It’s amazing and true. God created each of us with a well of talent and budding gifts. Scripture says that God has good works created for you in advance (Ephesians 2:10), so plan away for the New Year! Ask God to build you up in 2015, revealing the potential He’s embedded in you. But as you look toward the future, don’t forget the past or the present — cover it all with a blanket of thankfulness.
This morning I sat in silence watching the first rays of dawn creep into my windows. There was no fanfare or pageantry. It was a humbling moment brimming with deep peace and overwhelming gratitude, so …
I thanked God for my past:
My parents who raised me in a home where we loved God.
All the hard times and bad decisions that have made me see my need for Jesus.
The Sunday school teachers and Bible study leaders who have taught me.
Blessings He poured out along the way: family, jobs I’ve loved, jobs I’ve disliked, home.
Then I moved on to simple, present gifts:
The steaming mug in my hands.
A fire warming the room.
My little, red dog snoring on the coach.
Companionship of friends who fully know me and yet love me.
Love and kindness from my husband.
Laughter from my boys.
Grace poured on me by my Creator.
Finally, I thanked God for 2015 with all its possibilities:
For lessons yet to learn.
For dreams yet to be fulfilled.
For growth experiences.
For all the things unknown.
Now it’s your turn. Even if 2015 hasn’t started out the way you wanted … be thankful. Dream. Plan. Make resolutions built on the foundation of your past and the abiding of your present. I’m anticipating the rest of what God has in store for you in 2015!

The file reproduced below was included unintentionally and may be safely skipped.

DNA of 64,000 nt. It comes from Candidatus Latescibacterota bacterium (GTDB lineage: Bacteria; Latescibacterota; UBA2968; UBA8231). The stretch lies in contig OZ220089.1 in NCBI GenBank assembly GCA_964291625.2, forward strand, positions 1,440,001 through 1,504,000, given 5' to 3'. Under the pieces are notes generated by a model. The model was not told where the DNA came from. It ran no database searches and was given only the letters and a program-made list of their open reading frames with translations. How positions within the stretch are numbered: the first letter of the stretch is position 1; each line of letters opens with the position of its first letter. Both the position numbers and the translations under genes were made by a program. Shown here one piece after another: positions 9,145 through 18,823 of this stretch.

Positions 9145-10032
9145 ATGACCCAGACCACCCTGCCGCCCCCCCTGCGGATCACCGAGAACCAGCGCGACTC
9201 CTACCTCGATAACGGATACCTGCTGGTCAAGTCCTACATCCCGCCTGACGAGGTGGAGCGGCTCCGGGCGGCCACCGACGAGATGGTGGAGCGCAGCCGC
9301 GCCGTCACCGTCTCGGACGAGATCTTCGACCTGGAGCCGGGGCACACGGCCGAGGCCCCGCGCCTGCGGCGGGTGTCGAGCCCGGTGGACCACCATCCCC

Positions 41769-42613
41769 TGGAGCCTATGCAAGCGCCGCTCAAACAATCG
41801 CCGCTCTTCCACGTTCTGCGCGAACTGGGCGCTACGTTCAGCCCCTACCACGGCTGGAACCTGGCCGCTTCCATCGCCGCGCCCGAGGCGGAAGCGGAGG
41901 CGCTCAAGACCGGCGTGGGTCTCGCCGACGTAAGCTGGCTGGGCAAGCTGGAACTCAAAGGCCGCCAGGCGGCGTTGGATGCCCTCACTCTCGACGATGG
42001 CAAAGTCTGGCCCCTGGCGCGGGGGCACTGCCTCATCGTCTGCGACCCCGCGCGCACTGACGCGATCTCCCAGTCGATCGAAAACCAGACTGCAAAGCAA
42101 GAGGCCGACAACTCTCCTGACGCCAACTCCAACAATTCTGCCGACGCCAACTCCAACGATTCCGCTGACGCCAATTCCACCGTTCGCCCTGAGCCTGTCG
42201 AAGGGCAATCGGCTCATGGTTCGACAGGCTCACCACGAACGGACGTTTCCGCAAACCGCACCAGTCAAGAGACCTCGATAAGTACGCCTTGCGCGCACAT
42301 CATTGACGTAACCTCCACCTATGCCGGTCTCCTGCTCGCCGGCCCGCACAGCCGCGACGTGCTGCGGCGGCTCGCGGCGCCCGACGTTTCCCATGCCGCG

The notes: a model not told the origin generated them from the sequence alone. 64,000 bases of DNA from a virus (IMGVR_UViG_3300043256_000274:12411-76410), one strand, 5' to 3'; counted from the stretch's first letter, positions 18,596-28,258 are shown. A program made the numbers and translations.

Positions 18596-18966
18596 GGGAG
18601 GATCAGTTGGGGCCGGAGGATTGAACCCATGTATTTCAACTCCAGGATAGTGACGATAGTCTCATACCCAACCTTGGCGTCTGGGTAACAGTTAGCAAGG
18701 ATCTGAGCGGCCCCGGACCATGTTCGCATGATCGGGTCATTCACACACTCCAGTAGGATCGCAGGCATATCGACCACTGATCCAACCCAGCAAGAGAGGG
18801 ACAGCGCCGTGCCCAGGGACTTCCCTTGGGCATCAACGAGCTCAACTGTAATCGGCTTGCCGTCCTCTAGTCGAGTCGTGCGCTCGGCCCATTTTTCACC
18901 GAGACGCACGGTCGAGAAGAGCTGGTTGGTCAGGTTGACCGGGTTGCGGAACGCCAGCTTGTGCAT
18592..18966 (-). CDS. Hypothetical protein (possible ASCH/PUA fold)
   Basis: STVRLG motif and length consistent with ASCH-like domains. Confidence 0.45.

Streams IN The Desert
They were forbidden of the Holy Ghost to preach the Word in Asia (Acts 16:6).
It is interesting to study the methods of His guidance as it was extended towards these early heralds of the Cross. It consisted largely in prohibitions, when they attempted to take another course than the right. When they would turn to the left, to Asia, He stayed them. When they sought to turn to the right, to Bithynia, again He stayed them. In after years Paul would do some of the greatest work of his life in that very region; but just now the door was closed against him by the Holy Spirit. The time was not yet ripe for the attack on these apparently impregnable bastions of the kingdom of Satan. Apollos must come there for pioneer work. Paul and Barnabas are needed yet more urgently elsewhere, and must receive further training before undertaking this responsible task.
Beloved, whenever you are doubtful as to your course, submit your judgment absolutely to the Spirit of God, and ask Him to shut against you every door but the right one. Say, “Blessed Spirit, I cast on Thee the entire responsibility of closing against my steps any and every course which is not of God. Let me hear Thy voice behind me whenever I turn to the right hand or the left.”
In the meanwhile, continue along the path which you have been already treading. Abide in the calling in which you are called, unless you are clearly told to do something else. The Spirit of Jesus waits to be to you, O pilgrim, what He was to Paul. Only be careful to obey His least prohibition; and where, after believing prayer, there are no apparent hindrances, go forward with enlarged heart. Do not be surprised if the answer comes in closed doors. But when doors are shut right and left, an open road is sure to lead to Troas. There Luke awaits, and visions will point the way, where vast opportunities stand open, and faithful friends are waiting.
–Paul, by Meyer
Is there some problem in your life to solve,
Some passage seeming full of mystery?
God knows, who brings the hidden things to light.
He keeps the key.
Is there some door closed by the Father’s hand
Which widely opened you had hoped to see?
Trust God and wait–for when He shuts the door